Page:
Snow is more than transformative; it is transformation itself.*
Last weekend, just shy of the vernal equinox, we had the second significant snowfall of winter. I love snow. I love listening to it and can gaze out of the window for hours making myself dizzy watching it fall in clumps or blow round the streets in incredible arching swirls. Above all I love walking in it and the sensory experiences such activity induces, particularly the excitement of fresh snowfall rendering the familiar unfamiliar.
Continue reading “Snow: reflections on landscape, chronicles, and a walk to church”
Originally published in September 2008 on ‘On boundaries’ (now defunct). Reivers is still my partner in all things, but now keeps his own blog under his real name somewhere on GitHub.
I haven’t mentioned Orderic Vitalis for at least a couple of months, so it is about time he had another post. Reivers and I have recently been on holiday in Normandy, causing one colleague to ask if I’d had a productive time in the archives as he couldn’t understand why I went on holiday to an area I research. I didn’t spend any time in archives, but I did visit, with Reivers in tow, many sites and museums. One of those was St-Evroult, home of Orderic.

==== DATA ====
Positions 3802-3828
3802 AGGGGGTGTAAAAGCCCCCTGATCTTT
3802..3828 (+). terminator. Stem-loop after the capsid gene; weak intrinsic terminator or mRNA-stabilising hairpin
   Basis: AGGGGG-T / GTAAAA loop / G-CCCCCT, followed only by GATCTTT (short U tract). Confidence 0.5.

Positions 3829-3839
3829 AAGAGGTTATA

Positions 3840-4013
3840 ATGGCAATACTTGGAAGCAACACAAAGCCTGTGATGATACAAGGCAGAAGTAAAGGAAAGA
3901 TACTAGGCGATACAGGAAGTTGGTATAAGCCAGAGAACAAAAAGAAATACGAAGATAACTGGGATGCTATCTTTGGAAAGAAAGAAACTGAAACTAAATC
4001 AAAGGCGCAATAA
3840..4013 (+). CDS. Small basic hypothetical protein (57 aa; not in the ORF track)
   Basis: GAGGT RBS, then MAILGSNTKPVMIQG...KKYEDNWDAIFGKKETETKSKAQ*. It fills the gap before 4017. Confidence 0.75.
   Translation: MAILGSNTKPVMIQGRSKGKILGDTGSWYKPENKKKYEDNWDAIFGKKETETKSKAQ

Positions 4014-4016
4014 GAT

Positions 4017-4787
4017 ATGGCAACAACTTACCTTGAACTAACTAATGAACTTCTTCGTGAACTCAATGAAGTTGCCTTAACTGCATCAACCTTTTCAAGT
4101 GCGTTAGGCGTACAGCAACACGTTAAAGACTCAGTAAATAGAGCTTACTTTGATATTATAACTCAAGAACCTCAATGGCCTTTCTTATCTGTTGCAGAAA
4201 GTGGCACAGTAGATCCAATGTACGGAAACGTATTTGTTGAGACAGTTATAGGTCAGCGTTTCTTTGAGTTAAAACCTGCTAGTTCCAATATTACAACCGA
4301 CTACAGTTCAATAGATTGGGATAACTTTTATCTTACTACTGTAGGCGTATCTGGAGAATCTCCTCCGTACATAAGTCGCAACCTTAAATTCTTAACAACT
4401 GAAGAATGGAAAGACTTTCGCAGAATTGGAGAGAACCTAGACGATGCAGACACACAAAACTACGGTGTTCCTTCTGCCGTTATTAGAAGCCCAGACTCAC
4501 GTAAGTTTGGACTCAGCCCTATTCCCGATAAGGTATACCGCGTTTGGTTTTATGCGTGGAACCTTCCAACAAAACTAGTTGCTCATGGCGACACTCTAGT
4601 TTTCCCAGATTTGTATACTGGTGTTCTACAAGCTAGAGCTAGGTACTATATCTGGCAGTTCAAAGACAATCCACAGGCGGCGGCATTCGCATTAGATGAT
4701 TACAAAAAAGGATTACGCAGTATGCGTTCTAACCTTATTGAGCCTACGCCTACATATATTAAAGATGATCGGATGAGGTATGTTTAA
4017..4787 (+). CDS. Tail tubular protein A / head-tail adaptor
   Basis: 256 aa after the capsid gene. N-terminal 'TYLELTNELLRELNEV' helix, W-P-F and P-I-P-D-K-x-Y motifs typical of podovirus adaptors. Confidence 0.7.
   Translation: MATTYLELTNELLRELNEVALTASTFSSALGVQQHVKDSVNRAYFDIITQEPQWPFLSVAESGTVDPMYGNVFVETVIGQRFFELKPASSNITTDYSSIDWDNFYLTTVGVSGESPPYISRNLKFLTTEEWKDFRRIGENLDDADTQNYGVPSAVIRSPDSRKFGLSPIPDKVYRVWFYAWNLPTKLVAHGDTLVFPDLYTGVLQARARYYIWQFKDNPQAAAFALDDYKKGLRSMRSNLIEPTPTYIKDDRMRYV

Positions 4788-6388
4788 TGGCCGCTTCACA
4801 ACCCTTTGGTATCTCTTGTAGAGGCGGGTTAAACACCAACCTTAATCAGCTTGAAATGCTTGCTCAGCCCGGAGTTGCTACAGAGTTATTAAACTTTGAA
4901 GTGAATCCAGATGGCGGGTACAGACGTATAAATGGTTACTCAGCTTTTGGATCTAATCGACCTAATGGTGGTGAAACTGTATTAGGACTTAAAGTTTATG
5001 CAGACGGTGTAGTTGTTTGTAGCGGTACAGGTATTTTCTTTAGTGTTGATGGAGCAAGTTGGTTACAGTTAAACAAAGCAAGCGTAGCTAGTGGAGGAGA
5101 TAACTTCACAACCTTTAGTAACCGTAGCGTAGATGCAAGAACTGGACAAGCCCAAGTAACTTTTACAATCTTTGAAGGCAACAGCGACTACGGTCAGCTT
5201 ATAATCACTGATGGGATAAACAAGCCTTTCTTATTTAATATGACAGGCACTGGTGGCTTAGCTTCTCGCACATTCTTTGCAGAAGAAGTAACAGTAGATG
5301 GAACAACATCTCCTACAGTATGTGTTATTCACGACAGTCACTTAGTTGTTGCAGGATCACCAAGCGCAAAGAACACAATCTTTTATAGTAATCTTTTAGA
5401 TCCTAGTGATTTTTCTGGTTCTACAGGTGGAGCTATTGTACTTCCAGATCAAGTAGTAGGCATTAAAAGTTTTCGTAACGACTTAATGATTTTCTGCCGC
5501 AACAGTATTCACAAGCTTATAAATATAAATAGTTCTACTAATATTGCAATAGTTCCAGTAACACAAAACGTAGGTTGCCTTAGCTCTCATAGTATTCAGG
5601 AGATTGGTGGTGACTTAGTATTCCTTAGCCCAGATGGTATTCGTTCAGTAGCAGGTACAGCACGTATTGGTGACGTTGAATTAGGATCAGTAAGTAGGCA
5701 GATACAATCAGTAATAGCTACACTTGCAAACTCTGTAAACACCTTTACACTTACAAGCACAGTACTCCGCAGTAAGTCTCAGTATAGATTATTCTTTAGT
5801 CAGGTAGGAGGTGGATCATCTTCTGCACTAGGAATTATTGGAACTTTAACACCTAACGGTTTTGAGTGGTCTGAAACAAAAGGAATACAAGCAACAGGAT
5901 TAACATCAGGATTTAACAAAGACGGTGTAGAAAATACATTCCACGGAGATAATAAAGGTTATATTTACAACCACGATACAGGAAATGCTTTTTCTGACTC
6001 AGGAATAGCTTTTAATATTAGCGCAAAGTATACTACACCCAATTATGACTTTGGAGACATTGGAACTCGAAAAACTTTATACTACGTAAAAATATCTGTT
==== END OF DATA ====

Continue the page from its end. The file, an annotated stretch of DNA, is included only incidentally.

Continue reading “In search of Orderic Vitalis”
One of the things I am working on at the moment is an essay for A Companion to the Abbey of Le Bec in the Middle Ages edited by Benjamin Pohl and Laura Gathagan to be published by Brill. This is an exciting project as it brings together different approaches to understand the significance of this important Anglo-Norman abbey from a wide variety of scholars. My piece, as you might expect, is on the use of space. It’s a welcome return for me to the study of monasticism and also to pick up some of the challenges of studying space, place and landscape in the middle ages. Continue reading “The monks of Bec-Hellouin and the importance of place vs space”
Originally posted at ‘On Boundaries’ (now defunct). The thoughts presented in the original paper have been published as ‘Monastic Authority, Landscape, and Place in the Ecclesiastical History of Orderic Vitalis’, Gender and Authority in Medieval and Renaissance Chronicles, eds J. Dresvina and N. Sparkes (Newcastle-upon-Tyne, 2012), pp. 102-120. I’ve reposted it here as it has some bearing on an article I’m currently writing about the abbey of Bec-Hellouin.
What is a wilderness? How did medieval chroniclers and other writers describe it? What is the significance of the wilderness? These and other questions were the subject of my most recent paper at a workshop on monasticism held to launch three books (mine and two of my colleagues’). Continue reading “Into the wilderness”